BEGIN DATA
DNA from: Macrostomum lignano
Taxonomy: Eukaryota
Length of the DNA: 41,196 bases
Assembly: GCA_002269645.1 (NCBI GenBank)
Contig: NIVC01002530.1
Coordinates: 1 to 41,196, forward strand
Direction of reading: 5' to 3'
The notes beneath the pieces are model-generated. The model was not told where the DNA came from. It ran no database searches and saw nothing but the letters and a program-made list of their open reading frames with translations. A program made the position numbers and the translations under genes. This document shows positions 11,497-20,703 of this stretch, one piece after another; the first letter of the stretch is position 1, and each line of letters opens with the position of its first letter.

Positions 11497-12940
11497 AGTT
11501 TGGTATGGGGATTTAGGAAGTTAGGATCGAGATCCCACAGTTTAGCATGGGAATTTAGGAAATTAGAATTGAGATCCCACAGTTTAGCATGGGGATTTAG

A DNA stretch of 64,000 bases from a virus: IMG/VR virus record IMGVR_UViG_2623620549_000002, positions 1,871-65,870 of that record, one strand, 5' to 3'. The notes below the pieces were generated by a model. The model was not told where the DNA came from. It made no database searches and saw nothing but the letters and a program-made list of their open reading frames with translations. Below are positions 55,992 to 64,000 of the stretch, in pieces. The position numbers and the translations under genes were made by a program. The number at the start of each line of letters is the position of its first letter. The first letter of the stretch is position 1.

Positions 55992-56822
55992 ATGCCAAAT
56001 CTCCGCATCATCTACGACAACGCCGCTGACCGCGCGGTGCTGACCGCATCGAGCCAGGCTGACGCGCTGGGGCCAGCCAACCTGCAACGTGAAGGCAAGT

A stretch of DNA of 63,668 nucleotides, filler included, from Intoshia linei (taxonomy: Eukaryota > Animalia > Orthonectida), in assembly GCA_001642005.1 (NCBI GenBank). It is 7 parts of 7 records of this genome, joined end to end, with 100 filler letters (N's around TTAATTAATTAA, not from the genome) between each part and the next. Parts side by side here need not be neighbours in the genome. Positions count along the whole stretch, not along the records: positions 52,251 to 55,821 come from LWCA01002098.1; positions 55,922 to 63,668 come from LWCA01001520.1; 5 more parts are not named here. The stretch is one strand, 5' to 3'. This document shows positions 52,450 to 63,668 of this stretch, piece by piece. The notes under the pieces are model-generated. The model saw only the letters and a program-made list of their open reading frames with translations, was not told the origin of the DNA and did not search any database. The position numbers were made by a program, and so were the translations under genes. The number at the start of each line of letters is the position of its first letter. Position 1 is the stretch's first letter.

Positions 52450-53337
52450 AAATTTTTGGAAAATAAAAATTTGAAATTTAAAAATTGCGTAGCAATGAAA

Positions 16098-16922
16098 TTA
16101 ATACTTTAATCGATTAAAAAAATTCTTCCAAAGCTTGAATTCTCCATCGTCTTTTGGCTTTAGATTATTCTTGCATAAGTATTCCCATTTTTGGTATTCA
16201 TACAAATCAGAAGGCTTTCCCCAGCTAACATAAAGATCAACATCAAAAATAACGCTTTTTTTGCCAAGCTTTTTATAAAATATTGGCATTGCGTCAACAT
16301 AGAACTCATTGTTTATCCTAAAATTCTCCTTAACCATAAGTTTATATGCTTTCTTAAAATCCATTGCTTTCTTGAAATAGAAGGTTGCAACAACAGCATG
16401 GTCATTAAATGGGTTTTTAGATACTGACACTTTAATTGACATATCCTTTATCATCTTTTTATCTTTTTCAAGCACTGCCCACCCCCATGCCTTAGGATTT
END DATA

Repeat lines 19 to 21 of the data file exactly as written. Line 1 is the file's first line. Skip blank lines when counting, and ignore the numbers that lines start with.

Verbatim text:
Positions 16098-16922
16098 TTA
16101 ATACTTTAATCGATTAAAAAAATTCTTCCAAAGCTTGAATTCTCCATCGTCTTTTGGCTTTAGATTATTCTTGCATAAGTATTCCCATTTTTGGTATTCA